Scotty Morrison had already amassed two decades of experience in recruiting for software companies such as Salesforce, JD Edwards, and Workday before an opening at Autodesk caught his attention. In fact, Morrison had spent nine years working in the same building as Autodesk without a second thought. But the more he looked into the company, the more he realized his entrepreneurial streak and penchant for transformation would match with its culture and mission.
“It’s a thirty-five-year-old enterprise software company with a passionate customer base that was going through a complete transformation,” Morrison explains. “There was an amazing culture of collaboration and respect. I loved the product and the history.”
During his tenure at Salesforce, Morrison connected deeply with the company’s use of V2MOM—a methodology that stands for vision, values, methods, obstacles, and metrics. The organization’s intentionality, he found, drove alignment and ensured proper priorities were set. As he simultaneously went through the interview process at Autodesk and several massive, industry-leading organizations, Morrison used a similar assessment for his own career. When it came time to make a decision, he found that Autodesk was the best fit, and he made the leap to become its director of talent acquisition in sales and marketing.
The multinational corporation specializes in software for architecture, engineering, construction, and more. It had also started moving from an on-premises software company to a software as a service company. Not only did Morrison’s self-assessment help him identify Autodesk as the ideal landing spot in his career search, but it also helped him determine what talent acquisition discipline he wanted to specialize in and ways in which he could innovate within it.
“I realized I was really passionate about sales and marketing. I’m a marketing major with a business degree and really appreciate the creative side,” Morrison says. “I want to be connected to revenue-generating roles. Now that I’ve focused on sales and marketing, I have much more of a passion for talent acquisition.”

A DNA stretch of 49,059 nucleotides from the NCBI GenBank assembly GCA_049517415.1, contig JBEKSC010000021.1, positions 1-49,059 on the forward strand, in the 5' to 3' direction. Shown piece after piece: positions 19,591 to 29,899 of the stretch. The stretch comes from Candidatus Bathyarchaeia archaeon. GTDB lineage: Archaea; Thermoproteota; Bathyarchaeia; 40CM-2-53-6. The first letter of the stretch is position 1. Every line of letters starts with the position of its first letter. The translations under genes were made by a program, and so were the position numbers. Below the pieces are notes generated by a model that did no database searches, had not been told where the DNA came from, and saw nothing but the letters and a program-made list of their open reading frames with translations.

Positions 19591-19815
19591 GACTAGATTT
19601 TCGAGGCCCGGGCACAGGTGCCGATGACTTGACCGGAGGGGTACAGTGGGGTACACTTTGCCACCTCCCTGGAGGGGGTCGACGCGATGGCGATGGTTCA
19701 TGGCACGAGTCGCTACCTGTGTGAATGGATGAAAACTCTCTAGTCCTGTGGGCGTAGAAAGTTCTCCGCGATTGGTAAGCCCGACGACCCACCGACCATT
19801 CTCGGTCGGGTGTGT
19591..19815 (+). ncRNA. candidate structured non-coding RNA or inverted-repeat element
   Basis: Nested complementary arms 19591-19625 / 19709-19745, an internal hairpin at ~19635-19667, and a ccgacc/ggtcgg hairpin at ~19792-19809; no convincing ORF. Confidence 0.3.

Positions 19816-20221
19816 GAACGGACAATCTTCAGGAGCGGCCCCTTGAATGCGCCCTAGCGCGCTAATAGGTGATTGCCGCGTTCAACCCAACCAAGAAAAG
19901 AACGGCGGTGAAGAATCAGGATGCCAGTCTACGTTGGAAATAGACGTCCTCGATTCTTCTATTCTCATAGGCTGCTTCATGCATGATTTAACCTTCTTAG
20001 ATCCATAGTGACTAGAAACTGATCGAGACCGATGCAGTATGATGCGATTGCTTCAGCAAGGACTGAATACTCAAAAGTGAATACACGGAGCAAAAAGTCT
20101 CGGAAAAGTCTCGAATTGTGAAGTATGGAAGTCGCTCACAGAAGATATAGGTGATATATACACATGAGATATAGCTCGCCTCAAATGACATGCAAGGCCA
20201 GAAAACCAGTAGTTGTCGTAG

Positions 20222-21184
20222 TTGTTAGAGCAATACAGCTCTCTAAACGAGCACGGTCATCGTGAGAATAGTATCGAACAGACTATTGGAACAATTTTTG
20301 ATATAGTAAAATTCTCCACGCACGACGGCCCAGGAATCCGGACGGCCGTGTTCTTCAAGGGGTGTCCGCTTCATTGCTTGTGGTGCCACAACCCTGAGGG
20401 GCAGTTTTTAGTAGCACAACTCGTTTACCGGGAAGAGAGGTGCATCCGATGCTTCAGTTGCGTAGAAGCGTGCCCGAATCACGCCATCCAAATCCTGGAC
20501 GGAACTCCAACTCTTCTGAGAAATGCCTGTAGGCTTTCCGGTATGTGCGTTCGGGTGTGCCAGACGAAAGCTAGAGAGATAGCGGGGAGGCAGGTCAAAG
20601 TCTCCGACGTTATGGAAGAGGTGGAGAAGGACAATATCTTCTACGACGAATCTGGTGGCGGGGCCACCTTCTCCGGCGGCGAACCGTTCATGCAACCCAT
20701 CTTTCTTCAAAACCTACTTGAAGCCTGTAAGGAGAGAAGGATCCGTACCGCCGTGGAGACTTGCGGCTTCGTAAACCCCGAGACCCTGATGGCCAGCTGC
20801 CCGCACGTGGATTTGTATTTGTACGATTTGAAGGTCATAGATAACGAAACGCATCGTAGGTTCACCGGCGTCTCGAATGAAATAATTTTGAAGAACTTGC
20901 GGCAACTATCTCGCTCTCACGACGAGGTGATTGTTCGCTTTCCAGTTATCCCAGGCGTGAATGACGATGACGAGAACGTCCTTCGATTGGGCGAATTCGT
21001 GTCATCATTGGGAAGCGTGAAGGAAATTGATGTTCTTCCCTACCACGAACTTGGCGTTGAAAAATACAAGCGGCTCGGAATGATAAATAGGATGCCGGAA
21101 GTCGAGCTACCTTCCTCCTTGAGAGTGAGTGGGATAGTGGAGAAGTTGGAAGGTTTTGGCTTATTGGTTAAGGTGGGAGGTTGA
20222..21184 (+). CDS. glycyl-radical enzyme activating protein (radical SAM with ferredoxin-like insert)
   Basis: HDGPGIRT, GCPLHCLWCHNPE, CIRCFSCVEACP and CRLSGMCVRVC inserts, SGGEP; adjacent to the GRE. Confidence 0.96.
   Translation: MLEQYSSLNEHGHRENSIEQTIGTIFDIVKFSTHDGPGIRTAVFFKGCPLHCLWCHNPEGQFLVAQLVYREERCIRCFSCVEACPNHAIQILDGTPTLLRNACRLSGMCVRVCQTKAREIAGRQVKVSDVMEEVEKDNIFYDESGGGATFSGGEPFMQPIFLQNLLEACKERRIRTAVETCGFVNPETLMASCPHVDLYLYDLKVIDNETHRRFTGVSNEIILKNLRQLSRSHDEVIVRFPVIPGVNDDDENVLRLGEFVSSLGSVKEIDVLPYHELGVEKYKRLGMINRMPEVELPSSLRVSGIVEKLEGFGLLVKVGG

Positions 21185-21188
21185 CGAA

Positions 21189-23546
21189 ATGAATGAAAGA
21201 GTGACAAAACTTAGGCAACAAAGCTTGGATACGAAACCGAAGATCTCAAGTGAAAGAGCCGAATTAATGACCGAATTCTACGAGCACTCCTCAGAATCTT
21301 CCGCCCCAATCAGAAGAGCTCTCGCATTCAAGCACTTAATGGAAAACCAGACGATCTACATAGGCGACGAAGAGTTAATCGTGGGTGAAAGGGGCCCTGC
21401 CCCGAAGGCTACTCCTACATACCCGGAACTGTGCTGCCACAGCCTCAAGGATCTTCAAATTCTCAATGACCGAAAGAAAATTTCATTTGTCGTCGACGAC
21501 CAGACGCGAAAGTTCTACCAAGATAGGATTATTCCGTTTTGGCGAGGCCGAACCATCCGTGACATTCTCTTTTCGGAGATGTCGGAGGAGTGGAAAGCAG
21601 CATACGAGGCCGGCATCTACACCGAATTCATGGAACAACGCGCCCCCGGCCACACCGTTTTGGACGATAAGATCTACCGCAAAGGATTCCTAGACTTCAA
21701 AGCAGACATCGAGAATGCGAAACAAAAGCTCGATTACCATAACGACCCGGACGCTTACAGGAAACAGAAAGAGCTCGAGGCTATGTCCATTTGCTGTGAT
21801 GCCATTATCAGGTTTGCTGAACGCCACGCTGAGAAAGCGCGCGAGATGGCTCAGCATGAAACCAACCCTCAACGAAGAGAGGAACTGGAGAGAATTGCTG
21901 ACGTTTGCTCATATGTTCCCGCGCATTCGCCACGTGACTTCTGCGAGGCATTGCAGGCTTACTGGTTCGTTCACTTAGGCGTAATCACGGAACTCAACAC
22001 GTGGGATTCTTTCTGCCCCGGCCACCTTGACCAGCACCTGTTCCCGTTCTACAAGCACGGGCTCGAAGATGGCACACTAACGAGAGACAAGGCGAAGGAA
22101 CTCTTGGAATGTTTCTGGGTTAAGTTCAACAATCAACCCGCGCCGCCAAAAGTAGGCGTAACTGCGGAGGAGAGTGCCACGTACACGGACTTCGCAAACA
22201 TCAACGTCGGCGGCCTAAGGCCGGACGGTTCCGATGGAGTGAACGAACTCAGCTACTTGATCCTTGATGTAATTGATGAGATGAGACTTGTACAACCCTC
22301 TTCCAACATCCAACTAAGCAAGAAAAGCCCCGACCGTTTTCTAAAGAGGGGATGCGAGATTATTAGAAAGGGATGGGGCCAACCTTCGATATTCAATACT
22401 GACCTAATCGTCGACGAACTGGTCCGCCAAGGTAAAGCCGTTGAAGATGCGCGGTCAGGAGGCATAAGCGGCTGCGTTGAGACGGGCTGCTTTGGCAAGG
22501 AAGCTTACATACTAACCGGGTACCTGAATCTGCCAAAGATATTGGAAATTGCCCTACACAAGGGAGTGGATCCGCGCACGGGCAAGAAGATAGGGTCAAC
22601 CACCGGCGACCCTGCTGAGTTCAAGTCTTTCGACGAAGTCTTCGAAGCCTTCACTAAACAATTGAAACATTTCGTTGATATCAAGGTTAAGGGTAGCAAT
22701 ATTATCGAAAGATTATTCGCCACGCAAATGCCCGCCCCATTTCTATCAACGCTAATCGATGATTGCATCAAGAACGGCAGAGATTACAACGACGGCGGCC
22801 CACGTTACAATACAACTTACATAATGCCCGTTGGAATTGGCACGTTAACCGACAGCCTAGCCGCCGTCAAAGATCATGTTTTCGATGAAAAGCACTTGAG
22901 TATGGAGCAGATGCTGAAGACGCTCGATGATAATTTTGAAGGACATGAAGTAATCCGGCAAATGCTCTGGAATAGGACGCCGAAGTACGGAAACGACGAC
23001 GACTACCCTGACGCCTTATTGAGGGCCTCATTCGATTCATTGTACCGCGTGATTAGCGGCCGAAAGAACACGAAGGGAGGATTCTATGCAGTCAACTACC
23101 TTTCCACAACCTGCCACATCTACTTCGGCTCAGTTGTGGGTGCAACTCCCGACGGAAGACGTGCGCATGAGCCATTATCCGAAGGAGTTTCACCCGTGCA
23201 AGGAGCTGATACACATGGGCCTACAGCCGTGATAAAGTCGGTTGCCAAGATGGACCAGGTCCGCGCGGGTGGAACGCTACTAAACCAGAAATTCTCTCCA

Once he came on board, Morrison worked quickly to become acquainted with the challenges that Autodesk was facing in recruiting and retaining talent. He knew going in that if he didn’t hire enough salespeople that the company at large couldn’t hit revenue and contract value targets. Fortunately, he understood the needs of the department. “The way we approach hiring is so similar to the sales cycle,” Morrison explains. “They’re selling products, services, or software, and we’re selling opportunities. We use the same funnel analogies.”
As with many companies in the technology field, Autodesk needed to further solidify its talent pipeline. While he had worked extensively on traditional and digital marketing, referral promotion, and other sales-related tactics, he also built sourcing models and engines at previous roles. But more than any tactical tool, he’d learned that conducting tests and even making mistakes was the key to success. “You can only learn from mistakes and then continue to iterate and make changes to those strategies,” Morrison says.